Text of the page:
“Well, according to ‘Newsweek,’ the FBI now says Osama bin Laden is healthy and giving the orders once again for al Qaeda. Today, Republicans blamed it on the new healthcare bill.” –Jay Leno “And unemployment in Florida hit a record high of 12.2 percent. You want to know how bad it is down there? Today, the Coast Guard picked up 50 Cubans off the coast of Miami trying to swim back to Cuba.” –Jay Leno “Pamela Anderson on ‘Dancing with the Stars’. You know who else is on ‘Dancing with the Stars’? Former astronaut Buzz Aldrin. Pam Anderson and Buzz Aldrin. Honest to God, it looks like a Republican ticket.” –David Letterman

“Well, here’s some good news for us. Iran’s top nuclear scientist has defected to the CIA and is now here in the United States. He’s now on our side. And he had some frightening information. He said Iran was just weeks away from developing their very own Toyota Prius.” –Jay Leno “Thursday is Census deadline day. The census would like every resident of the United States to fill out their form and mail it in. If you don’t know how many people live in your house, just count the number of iPods.” –Jimmy Kimmel “Here’s a fascinating story. The Republican National Committee got together and said, ‘Let’s have a party.’ We’ll get the Republican National Committee to pay for it — money that we get from donations and contributions. And they said, ‘Well, let’s go to Los Angeles to a sex club.’ So they end up there at a bondage club in Los Angeles. And I thought that makes perfect sense because Republicans love tying things up: health care, climate control; financial reform.” –David Letterman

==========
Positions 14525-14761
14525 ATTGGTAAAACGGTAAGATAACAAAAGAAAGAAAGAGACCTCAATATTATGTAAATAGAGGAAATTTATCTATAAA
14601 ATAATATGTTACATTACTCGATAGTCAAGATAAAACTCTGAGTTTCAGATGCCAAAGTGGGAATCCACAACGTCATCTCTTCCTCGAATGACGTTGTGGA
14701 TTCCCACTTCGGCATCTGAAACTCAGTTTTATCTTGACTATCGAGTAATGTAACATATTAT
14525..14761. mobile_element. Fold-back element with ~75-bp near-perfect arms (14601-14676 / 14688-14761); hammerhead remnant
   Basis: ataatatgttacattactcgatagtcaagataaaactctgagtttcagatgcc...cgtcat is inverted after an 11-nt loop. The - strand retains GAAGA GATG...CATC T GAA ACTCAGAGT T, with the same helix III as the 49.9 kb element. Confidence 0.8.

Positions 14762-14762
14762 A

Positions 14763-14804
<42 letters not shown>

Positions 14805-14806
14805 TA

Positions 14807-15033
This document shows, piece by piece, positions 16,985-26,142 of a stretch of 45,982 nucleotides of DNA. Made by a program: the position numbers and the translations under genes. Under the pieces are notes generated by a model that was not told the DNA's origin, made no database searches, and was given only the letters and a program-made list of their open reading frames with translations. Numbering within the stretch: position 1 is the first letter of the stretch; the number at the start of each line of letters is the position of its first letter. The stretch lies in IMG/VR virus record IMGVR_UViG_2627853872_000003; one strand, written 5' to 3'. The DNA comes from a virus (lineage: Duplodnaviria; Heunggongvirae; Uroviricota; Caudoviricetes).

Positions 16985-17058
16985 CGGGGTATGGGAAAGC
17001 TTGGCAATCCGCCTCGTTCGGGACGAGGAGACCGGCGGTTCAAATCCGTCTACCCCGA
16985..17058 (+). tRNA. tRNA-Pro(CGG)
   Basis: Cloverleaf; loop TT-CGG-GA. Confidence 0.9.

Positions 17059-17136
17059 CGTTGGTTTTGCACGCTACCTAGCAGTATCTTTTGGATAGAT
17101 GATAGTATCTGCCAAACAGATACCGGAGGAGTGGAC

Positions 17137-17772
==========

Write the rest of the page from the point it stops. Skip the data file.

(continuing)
So that’s our Opening Day preview. Enjoy tonight’s NCAA title game, as two teams will play for the right to proclaim, in the words of the late Freddie Mercury and Queen, “We are the champions, my friend.” Next week we’ll head out to the southland and check out some desert sky action. So enjoy the final drops of March Madness and the opening of our national pastime. We’ll catch you’re running the box and one. Aloha, mahalo and later, Mike Krzyzewski fans.

Good morning and greetings, championship game fans. As many of you know, I’m rather fond of orchids and running in ultra marathon races. My brother Paul recently gave me an oncidium named Sherry Baby that I placed in my office, and when the spray of flowers opened, it smelled like vanilla heaven. The intoxicating scent gently wafted thru the air, emitting the same delicious smelling sensation one gets from the rain forests on Maui. Just a very intense olfactory experience, much like my freshman year at Syracuse.

I’ve fallen in love with a magazine called “The Week,” which is the best of U.S. and international media. I’m so impressed that I got my son a subscription that will run thru his final year of rabbinical school. Whether it’s the recent skirmish between the U.S. and Israel, the political turmoil in Turkey or a great recipe for walnut raisin stuffing, this publication covers it all. It’s like a combination of Time, Newsweek, National Review and Mad Magazine. I haven’t been this up to date on the world scene since Walter Cronkite called me for my recipe for matzo brei.